The constant rule changes are the most striking illustration of the game’s maladministration. The overwhelming majority of fans don’t want these changes. Players and coaches have spoken out, too. They love the game as it is, so why the constant need to tinker?
The administration doesn’t have confidence in the quality of its core product. Give fans, players and coaches a chance to breathe and let the game evolve naturally for a couple of years. I assure you the sky will not fall in and any ex-players pushing changes for a bit of attention can be roundly ignored.
We don’t need Competition Committees and Rules Committees and Jobs for Retired Players in the Media Committees ramping up anxiety about the state of the game. If these people despise the modern game so much maybe they should leave and allow those of us who love it to stay involved.
I understand people want the game to be as great as possible and emotional investment is generally a good thing, but the results of constantly fiddling with the rules are on full display this year. Not only have the rule changes not come close to achieving the desired effect of higher scores, but umpires have no idea what they are doing and are copping the blame for the administration’s failings.
Like a kid constantly smashing buttons on their favourite toy, the game is broken.
It is no coincidence that the crowd fiasco started with a fan berating an umpire. That the umpire is follically challenged is beside the point. Fans are letting go of years of pent-up frustration borne out of disillusionment.
The AFL’s latest bungling of fan engagement is emblematic of their tin ear. Fan anger directed towards umpires is entirely a creature of the AFL’s creation – in a league where many decisions are as contentious as a High Court case, umpiring well and consistently is an impossible task.
Further, the AFL is deeply out of touch with fan sentiment and is incapable of doing anything other than applying the big stick.
The AFL’s inept handling of the score review system lays bare their inability to act decisively. If they can’t handle minor issues such as this, how can we possibly expect them to act with courage when significant problems arise? Like, say, nothing approaching appropriate censure for Eddie McGuire’s repeated bonehead comments?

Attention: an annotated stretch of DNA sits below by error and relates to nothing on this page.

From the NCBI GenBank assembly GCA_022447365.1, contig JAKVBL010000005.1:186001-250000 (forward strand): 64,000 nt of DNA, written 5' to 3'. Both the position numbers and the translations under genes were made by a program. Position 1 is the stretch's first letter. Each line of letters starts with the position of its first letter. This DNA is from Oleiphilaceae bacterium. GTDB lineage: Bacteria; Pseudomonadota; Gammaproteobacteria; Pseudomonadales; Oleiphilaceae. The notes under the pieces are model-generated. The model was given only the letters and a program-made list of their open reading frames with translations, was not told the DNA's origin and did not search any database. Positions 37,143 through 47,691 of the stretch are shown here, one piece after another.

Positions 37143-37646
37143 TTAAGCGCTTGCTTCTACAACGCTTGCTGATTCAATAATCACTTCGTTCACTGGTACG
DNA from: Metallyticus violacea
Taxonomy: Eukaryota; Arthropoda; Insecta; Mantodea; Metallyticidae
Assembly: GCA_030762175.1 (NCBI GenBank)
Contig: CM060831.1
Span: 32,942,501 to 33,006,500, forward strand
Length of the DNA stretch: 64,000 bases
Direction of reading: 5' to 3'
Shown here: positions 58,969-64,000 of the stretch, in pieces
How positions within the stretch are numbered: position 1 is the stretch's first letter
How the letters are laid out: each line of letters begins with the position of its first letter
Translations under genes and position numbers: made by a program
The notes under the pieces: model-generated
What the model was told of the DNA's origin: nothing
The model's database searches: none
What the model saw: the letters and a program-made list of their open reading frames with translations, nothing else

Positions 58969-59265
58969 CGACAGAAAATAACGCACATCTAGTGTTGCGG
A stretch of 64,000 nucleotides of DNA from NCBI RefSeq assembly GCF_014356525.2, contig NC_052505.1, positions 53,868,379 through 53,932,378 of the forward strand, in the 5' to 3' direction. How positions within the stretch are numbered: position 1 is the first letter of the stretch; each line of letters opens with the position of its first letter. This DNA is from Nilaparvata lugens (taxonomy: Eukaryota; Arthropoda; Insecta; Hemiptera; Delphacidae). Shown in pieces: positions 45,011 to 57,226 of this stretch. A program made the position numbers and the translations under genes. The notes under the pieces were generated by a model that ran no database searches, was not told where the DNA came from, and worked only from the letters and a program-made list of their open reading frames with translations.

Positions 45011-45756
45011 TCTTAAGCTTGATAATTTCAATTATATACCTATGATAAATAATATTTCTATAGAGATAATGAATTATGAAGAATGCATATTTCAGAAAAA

The contrast is fairly clear. Yell out something as tame as “flog” at the footy and you’re getting booted. Suggest using an Indigenous player to promote King Kong or joke about drowning a female journo you just have to wear a dunce hat for a few days and nothing else happens.
I’m not saying fans bear no responsibility in this and can do as they please. Fighting at the footy is disgusting and increased bans for those idiots are welcome. Ideally, grown men wouldn’t be screaming obscenities at the footy but, provided their behaviour doesn’t become aggressive or bigoted, they should be free to make fools of themselves ‘til their heart’s content.
The AFL has once again completely botched the handling of a major issue. The game is adrift and no one knows its direction. Umpires are unsure of which rules to apply and when. Security guards think it’s their job to run onto the field and break up scuffles between players, at least when they’re not telling people not to be too loud. The league takes gambling millions in one hand and wags its finger at players with the other.
It’s easy to dismiss these as isolated incidents but they’re part of a broader, extremely worrying trend. The game is in crisis and I haven’t thought that before.
As they say, the buck stops at the top and for this reason, Gillon McLachlan has to go. He has allowed the game to deteriorate to this point and been consistently weak when the game has required leadership.
As a stopgap, someone like Trevor Nisbett or Brian Cook, who are more in touch with the needs of clubs and fans, should steer the ship until a suitable candidate can be found.
Failing the commission demonstrating some ticker for once, I think fans are going to have to follow the lead of the good people of Hong Kong and demand the head of the chief executive. Otherwise, the damage to the game may be irreversible.